opinion

Spot vs. Break

Does Your Wave Even Qualify As A Real Surf Spot?

Spot or Break? At this point does it matter? Photo: Bryce Lowe-White
| posted on April 01, 2013

There are two surf “zones” in this world: “surf spots,”and the lesser categorized “breaks.” A surf spot comes with cultural trappings—history and legend—which transcend national borders and linguistic barriers. It is also, 99.9 percent of the time, a really good wave. A break is a beach or a reef or a physical outcropping of geography, man-made or not, where waves break and surfers ride, but without any cultural significance, without any distinguishing facet or global renown. A break is simply a place where swell meets shoreline and waves topple over. A surf spot, however, is a much grander entity.

Surf spots are easy to rattle off: Bells, Waimea, Sebastian. However, like the U.S. Supreme Court’s wrangle with pornography, a break is harder to define—you just know it when you see it. Or when you hear their names. Oahu’s Monster Mush for example, or Middles(between Lowers and Church), or Indicator (a sign of better things to come).

It’s quite possible that your local spot, that place you’ve been checking since you were a grom, is not a legitimate surf spot at all, but rather, just a break.

How do you know? Well, for starters, if people plan surf trips to ride waves at your spot, then your spot is a surf spot. Otherwise it’s just a break. Surfers go to Hawaii, for example, to surf Sunset Beach or Velzyland. Surfers do not plan trips there to score “epic” Freddyland. Now, I’ve caught some pretty fun waves at Freddyland, but it is not a legitimate surf spot. It is a last resort—a place you’ve been relegated, either directly or indirectly, by large Polynesian men (or, as is more often the case, not so large men who wish they were Polynesian).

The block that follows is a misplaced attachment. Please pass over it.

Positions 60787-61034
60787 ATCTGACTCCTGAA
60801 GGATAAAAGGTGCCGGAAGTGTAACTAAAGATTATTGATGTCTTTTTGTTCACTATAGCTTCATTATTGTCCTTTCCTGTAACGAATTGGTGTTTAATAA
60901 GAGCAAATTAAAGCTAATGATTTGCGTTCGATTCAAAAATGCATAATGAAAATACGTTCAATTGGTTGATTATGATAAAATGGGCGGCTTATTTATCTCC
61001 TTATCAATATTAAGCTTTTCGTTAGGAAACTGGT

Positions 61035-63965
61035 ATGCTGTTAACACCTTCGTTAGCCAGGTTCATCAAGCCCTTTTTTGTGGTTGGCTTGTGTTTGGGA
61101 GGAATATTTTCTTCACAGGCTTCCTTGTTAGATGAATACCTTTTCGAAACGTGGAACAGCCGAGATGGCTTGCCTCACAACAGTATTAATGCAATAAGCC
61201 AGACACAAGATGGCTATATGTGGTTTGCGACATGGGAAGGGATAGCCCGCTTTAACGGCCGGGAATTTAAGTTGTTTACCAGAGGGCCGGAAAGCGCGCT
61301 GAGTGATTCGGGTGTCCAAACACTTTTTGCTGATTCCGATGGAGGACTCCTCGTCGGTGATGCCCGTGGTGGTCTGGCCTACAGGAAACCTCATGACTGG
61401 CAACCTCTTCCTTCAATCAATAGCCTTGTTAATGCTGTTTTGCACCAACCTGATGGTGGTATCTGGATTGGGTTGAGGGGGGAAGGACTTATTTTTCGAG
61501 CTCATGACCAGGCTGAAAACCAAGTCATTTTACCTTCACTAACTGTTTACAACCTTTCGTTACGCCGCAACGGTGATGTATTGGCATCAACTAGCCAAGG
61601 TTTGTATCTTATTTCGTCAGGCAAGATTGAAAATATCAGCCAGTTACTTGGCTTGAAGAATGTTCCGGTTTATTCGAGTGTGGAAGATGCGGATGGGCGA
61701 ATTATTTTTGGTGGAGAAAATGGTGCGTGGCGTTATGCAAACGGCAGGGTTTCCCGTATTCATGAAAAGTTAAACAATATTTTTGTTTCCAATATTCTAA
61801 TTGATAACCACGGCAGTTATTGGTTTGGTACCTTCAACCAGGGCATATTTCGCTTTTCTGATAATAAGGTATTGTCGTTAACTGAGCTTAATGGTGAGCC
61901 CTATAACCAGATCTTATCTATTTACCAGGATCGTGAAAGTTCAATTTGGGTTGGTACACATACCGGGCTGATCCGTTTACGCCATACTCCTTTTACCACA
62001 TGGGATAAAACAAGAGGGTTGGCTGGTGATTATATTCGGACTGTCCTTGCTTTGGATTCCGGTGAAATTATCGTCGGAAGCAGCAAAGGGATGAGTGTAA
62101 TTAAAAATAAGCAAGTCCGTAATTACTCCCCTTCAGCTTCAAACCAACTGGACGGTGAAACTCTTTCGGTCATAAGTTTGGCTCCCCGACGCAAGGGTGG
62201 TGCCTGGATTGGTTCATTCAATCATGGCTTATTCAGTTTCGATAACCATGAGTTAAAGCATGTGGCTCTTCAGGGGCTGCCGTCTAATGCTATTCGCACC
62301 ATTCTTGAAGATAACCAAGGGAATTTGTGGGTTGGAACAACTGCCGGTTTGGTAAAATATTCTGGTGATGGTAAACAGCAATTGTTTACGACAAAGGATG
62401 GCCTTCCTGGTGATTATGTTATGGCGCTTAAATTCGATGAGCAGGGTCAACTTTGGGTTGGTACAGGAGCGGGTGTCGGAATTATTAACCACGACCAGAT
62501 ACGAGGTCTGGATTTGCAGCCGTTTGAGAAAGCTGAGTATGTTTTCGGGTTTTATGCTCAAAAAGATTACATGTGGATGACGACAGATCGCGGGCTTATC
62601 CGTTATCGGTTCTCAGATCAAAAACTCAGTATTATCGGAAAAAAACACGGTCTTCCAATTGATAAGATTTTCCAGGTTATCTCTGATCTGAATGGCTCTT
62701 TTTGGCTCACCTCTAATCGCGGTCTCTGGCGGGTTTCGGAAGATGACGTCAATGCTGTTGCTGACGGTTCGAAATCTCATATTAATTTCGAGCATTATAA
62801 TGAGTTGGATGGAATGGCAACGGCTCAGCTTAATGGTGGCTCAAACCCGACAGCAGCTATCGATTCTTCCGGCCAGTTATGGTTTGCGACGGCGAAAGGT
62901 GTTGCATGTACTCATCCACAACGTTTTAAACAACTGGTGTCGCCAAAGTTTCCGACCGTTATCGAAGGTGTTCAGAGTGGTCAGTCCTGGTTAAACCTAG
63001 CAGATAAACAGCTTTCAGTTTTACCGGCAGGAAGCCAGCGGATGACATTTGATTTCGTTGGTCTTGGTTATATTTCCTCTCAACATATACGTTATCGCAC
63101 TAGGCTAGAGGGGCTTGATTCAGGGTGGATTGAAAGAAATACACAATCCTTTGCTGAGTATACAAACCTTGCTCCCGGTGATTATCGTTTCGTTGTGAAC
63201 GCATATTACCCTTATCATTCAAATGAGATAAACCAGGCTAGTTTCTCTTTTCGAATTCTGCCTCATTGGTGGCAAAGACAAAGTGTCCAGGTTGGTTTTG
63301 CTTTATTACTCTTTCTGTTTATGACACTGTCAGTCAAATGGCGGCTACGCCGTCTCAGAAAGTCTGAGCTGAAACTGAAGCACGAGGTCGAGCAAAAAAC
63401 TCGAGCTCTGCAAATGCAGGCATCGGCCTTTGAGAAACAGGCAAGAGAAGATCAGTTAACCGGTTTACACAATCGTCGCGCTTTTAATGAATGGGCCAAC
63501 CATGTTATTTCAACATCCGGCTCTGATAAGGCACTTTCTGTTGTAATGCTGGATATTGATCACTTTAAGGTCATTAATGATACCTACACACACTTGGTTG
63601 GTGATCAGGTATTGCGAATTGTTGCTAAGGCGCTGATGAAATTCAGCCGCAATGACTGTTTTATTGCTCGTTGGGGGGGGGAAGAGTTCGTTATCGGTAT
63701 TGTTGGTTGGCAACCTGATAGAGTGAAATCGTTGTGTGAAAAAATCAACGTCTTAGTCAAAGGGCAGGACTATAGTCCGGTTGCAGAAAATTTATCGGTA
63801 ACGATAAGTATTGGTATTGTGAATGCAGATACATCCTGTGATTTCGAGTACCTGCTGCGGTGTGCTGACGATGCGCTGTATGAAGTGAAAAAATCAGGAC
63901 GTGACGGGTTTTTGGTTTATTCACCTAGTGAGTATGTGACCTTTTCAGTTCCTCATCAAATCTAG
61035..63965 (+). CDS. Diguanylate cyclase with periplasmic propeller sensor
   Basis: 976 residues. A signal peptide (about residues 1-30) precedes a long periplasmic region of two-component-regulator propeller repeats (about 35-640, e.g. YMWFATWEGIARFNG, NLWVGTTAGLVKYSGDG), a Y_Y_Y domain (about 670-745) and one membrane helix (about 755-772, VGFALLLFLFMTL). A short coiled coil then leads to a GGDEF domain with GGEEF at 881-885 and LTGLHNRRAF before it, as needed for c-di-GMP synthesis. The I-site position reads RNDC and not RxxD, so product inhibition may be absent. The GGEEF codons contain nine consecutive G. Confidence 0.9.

A couple of other filters for you to digest: Did Buzzy Trent dive for lobster where you ride waves?
If yes, it’s a surf spot—globally agreed upon and culturally accepted legend, history and/or lore that propagated from where you catch waves makes your spot a spot, regardless of wave quality.

Does your local surf zone have the word “little” in front of it? Not a spot. Groms have named non-performing, eel-grass peaks from Point Loma to Santa Cruz with monikers such as “Little Teahupoo” or “Little Velzyland.” Um…no. Sorry. Any break with “little” in front of it suggests less than–therefore, not a spot.

And by the way, just because your break has a parking lot does not make it a surf spot. There are plenty of crappy waves in front of parking lots. North Carlsbad State Beach, for example: great parking lot, large restroom, information kiosk…not a surf spot. Same with surf cams. Virginia Beach has a surf cam, but it is not a spot. No sir, Virginia Beach is a large liquor store with a zip code.

So, is your spot a spot? Or is it just a break? And another question: If you’re surfing a spot that’s not a spot, can you even call yourself a surfer? Chances are you don’t need my criteria to tell you–you probably already know.

  • surfer

    ouch i love freddies lol.

  • kent

    Great another thing to be elitist about.

  • nick

    This is Surfermag, not your blog. “If people plan surf trips to ride waves at your spot, then your spot is a surf spot.” How am I not going to talk trash on this statement? I should get a job at Surfermag if all it takes is some horrible opinion. Did this come from your ass?

  • ain’tnobodygottimefordis

    Surf spot: any SPOT where people SURF. (I don’t even think people say “surf break” anymore).

    I know this article was a bit tongue-in-cheek, but it no work because NO FUNNY.

    Seriously, guys. If you’re gonna write silly opinion pieces, please attempt to be entertaining.

    It’s the least you can do.

    Signed,

    People Who Waste Their Time Clicking on this Sh-t.

  • Jimmy the Saint